From: "Primavera Productions" <[log in to unmask]>
Date: August 2, 2007 11:49:54 AM CDT
To: [log in to unmask]
Subject: T S Eliot's 'The Confidential Clerk'

We are performing T S Eliot's verse comedy 'The Confidential Clerk' in London in August, and wonder if you would be kind enough to pass this onto your society or mailing list members?

More information is below or at

Many thanks

The third play in Primavera’s three-month residency at the Finborough Theatre, The Confidential Clerk will open on 12 August as part of the multi-award-winning Finborough Theatre’s
[ rediscoveries season 2007 ] and their poetryatthefinborough series. T. S. Eliot’s brilliant verse comedy has not been seen in a professional production in Central London for over 25 years. The cast includes Tamara Ustinov as Lady Elizabeth Mulhammer, and rising star Antonina Lewis as Lucasta Angel.

Sir Claude Mulhammer, a wealthy entrepreneur, wants to smuggle his illegitimate son Colby into his household, so he employs him as his new confidential clerk in the hope that his eccentric wife Elizabeth will take a shine to the young man. She exceeds his greatest expectations, however, when she claims that Colby is her own long-lost son. Colby, meanwhile, becomes entangled with the beautiful Lucasta Angel, who is in turn engaged to the thrusting young businessman B. Kaghan. And nobody seems to have any parents

The Confidential Clerk has all the sophistication of T.S. Eliot’s finest poetry, coupled with a delightfully impish wit and unexpectedly playful characterisation. It was first produced at the Edinburgh Festival in 1953, after which it transferred to the West End in 1954.

Tamara Ustinov (Lady Elizabeth) made her stage debut as The Wife in The Unknown Soldier and His Wife, directed by Sir Peter Ustinov at the New London Theatre. Her successful stage career has included roles in the West End, and for the Watermill Theatre, Young Vic Theatre and the Theatre Royal, York.  Antonina Lewis (Lucasta Angel) recently hit the headlines when she stepped into Billie Piper’s role in the West End production of Treats on several occasions.

Playwright T.S. Eliot (1888-1965) was a Nobel Prize-winning poet, critic and playwright whose work won him international acclaim. His best-known poems, including The Waste Land, were published in the early part of his career, after which he took to writing for the stage. His plays, all in verse, include Murder in the Cathedral (1935) and The Cocktail Party (1949). More recently, he achieved a home in the West End with Andrew Lloyd Webber’s musical Cats, inspired by his poem Old Possum’s Book of Practical Cats.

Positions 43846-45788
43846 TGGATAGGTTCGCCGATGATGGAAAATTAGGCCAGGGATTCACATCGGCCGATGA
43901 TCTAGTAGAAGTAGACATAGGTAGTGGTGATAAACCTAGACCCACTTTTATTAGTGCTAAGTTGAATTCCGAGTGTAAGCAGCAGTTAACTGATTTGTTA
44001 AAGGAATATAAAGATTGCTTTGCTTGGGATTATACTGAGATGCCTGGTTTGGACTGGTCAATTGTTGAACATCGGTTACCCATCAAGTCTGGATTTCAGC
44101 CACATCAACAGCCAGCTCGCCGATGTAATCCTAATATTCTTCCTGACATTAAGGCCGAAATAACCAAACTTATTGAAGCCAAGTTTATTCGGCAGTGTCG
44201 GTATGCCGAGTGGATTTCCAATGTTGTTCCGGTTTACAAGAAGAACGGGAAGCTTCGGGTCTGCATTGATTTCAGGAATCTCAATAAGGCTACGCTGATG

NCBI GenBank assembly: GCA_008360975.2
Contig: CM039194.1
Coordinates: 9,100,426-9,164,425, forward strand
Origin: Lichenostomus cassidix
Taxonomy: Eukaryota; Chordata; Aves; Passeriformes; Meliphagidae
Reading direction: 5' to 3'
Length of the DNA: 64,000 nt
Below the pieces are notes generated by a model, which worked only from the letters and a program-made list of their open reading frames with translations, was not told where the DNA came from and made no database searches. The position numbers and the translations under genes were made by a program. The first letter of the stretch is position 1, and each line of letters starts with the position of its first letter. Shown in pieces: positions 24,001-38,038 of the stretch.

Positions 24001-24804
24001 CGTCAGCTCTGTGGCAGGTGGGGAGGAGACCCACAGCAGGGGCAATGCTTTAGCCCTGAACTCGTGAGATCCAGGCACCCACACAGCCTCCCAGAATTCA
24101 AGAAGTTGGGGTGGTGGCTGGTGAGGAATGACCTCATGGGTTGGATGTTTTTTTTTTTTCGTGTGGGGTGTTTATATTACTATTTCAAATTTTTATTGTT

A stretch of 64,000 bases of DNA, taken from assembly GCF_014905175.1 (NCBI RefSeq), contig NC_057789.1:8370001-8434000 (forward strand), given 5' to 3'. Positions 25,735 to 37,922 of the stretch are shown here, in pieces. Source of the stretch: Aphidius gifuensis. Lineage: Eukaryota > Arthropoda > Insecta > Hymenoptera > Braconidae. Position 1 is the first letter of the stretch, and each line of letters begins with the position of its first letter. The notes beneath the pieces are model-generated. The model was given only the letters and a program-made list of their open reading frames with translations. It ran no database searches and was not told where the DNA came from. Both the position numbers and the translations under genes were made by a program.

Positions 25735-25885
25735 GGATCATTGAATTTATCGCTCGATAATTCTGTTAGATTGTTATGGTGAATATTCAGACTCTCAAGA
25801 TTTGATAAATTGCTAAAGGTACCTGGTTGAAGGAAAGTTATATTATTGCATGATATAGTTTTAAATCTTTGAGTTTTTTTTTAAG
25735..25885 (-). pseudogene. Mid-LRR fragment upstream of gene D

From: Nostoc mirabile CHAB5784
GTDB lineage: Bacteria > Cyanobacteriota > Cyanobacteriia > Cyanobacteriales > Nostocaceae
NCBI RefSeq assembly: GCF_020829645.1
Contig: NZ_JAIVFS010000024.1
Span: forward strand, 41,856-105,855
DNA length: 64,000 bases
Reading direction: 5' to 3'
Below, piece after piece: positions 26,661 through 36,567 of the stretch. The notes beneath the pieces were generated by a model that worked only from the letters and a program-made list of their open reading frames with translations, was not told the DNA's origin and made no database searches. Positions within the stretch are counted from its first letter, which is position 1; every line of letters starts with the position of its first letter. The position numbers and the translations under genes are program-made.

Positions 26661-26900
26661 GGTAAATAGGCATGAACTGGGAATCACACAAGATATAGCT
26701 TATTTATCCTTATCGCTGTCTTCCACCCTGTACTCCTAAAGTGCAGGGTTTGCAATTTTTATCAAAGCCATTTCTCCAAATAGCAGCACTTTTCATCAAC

Director Tom Littler is directing three rediscoveries at the Finborough Theatre this summer including Ethel Smyth’s opera The Boatswain’s Mate and H H Davies’s The Mollusc.  He has directed over twenty productions including Stephen Sondheim’s Passion (Edinburgh Festival 2006 –The Scotsman Critics’ Choice), and is currently Assistant Director to Alan Strachan on The Letter (Wyndham’s) and Sir Peter Hall on Little Nell (Theatre Royal Bath).

Primavera was founded in 2003 and focuses on producing revivals, particularly of plays that are unacknowledged and underperformed masterpieces.

Finborough Theatre, The Finborough, 118 Finborough Road, London SW10 9ED
Box Office 0870 4000 838

Sunday, 12 August and Monday, 13 August; Sunday, 19 August and Monday, 20 August;
Sunday, 26 August and Monday, 27 August 2007.

All performances at 8.00pm. Tickets £11, £9 concessions.

Performance Length: Approximately 2 hours

For more information, interviews and images, please contact
Chantelle Staynings on e-mail [log in to unmask] or 07769 906096

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Timothy Materer
Department of English
University of Missouri
Columbia MO 65211
Fax 573 882 5785